Eye Tracking and Water Education in West Africa

Eye tracking was used in a visual communication research project on information concerning potable water. Researchers from Western Kentucky University investigated the effectiveness of visual design on instructional materials intended to educate West African residents about personal and public water use, water pollution and conservation.


The study was initiated as a thesis project by Jonathan Oglesby at Western Kentucky University Center for Water Resource Studies. He aimed to investigate the best visual communication designs for communicating water education information in West Africa. The thesis project grew into an organization called Fofo Hari, meaning 'Hello Water' in the Zerma language. Fofo Hari now uses technology and art to overcome illiteracy, language and cultural barriers in developing nations by educating West African culture groups about water, sanitation and hygiene in creative ways. The research is gender specific, focusing on women who are the primary water fetchers and users in Sub-Saharan Africa.

By combining eye tracking techniques, surveys and interviews, the researchers create visual materials that focus on water pollution, sanitation and personal water treatment techniques.

The culture groups to be educated act as consultants in the design process to help ensure the created materials are well received in the villages. By using science-driven, visual communication techniques for water literacy, the researcher strives not only to educate through the use of images, but also to contribute to the wider community about informal science education and visual learning.

I believe we can overcome the hurdles of illiteracy and cultural barriers to educate hard-to-reach culture groups about water, sanitation and hygiene. By pushing the imagery as far as we can in our research methods, we are attempting to create a new way of approaching education.

Jonathan Oglesby, project leader, Department of Geography and Geology

Tools & Methods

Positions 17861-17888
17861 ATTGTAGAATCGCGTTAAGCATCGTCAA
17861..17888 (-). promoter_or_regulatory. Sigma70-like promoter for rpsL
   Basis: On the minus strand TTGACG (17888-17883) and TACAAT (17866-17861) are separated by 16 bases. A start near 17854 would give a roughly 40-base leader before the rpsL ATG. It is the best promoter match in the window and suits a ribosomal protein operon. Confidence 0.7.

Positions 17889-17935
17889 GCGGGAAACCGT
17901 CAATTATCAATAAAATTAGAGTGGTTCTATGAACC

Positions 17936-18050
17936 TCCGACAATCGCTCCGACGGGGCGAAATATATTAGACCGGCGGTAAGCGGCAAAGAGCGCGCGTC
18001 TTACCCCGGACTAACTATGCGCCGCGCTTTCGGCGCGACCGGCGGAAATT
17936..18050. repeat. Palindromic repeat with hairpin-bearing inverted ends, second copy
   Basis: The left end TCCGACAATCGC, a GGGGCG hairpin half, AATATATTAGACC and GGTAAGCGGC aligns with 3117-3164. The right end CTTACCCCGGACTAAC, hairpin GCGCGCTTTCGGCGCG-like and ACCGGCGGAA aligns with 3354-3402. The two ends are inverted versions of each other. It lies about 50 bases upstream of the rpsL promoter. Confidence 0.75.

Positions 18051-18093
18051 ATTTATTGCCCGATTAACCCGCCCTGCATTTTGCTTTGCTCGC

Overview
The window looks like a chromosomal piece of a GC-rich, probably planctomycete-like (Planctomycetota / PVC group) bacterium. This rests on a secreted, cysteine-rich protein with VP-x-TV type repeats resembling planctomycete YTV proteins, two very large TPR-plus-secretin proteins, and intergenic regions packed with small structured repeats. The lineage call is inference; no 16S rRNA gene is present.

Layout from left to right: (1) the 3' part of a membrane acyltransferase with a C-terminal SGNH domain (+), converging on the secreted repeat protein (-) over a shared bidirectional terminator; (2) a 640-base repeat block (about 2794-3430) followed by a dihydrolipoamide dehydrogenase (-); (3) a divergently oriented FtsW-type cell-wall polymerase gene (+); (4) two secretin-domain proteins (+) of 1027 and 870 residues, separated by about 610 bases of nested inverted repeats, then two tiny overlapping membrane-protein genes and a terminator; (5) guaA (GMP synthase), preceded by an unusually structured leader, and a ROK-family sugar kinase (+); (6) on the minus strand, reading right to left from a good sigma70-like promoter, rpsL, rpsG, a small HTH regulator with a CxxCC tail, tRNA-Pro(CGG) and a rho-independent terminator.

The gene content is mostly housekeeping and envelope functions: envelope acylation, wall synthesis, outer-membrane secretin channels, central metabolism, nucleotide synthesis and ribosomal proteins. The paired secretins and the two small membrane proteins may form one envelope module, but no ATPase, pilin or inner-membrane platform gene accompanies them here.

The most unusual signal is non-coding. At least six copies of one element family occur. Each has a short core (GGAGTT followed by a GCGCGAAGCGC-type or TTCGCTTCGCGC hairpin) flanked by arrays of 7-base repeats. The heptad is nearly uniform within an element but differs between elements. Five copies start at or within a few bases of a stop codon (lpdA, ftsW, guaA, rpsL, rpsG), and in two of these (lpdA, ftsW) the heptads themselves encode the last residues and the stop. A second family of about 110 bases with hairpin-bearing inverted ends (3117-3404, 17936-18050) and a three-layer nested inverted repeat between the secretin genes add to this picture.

Tobii X2-60 equipment was used in rural West African villages.

The Tobii Pro X2-60 eye tracker was carried to 12 rural villages and used in a total of 464 eye tracking trials.

Eye tracking allowed for the collection of quantitative data about how West African culture groups view and interact with water education materials, which in turn offered researchers the data necessary to develop new materials that would maximize learning outcomes. This is perhaps the first study of its kind to use eye tracking to investigate effective visual learning design in rural African villages. The portability and ease of use or the Pro X2-60 made this research possible.

The eye tracking equipment was set up in bush maternity wards, medicinal depositories and mud brick homes during the research expedition. Truck generators were used to power equipment as needed. A total of nine different culture groups were tested, including the Songhai, Zerma, Hausa, Kutay, Gourmanche, Fulani, Kado, Mori, and Tamachek.

A woman performs an eye tracking test with Tobii Pro X2-60 in a traditional mud brick home.

Results and Conclusions

The Tobii Pro X2-60 eye tracker enabled quantitative data collection on how West African culture groups view and interact with water education materials. Eye tracking data, complemented with additional interviews with local people, provided a solid ground for creating image-driven water education materials that can be disseminated among the different culture groups living in rural villages, health clinics, and schools in West Africa.

By embedding images in their research methods, the project aims to find a new way of approaching education and maximizing learning outcomes that could shift the paradigm of educating hard-to-reach groups.

Making a difference

At a mud brick home in the village of Kakassi, the researcher recalls meeting a lady he had interacted with on a research trip a couple of years earlier.

"We were going through the interview portion of our eye tracking trials when I asked, "Do you know of any way that the sun can purify your water?". The lady responded, "Yes," almost immediately. I was quite taken aback, because routinely people would firmly answer, "No, I've never heard of that," when I inquired. I immediately asked, "How do you know this?" and she responded, "You showed me how the last time you were here and I've been doing it ever since." This shows that the learning tools work and have longevity in the community, rather than being temporary fixes, which is exactly what the goal of this project is all about."

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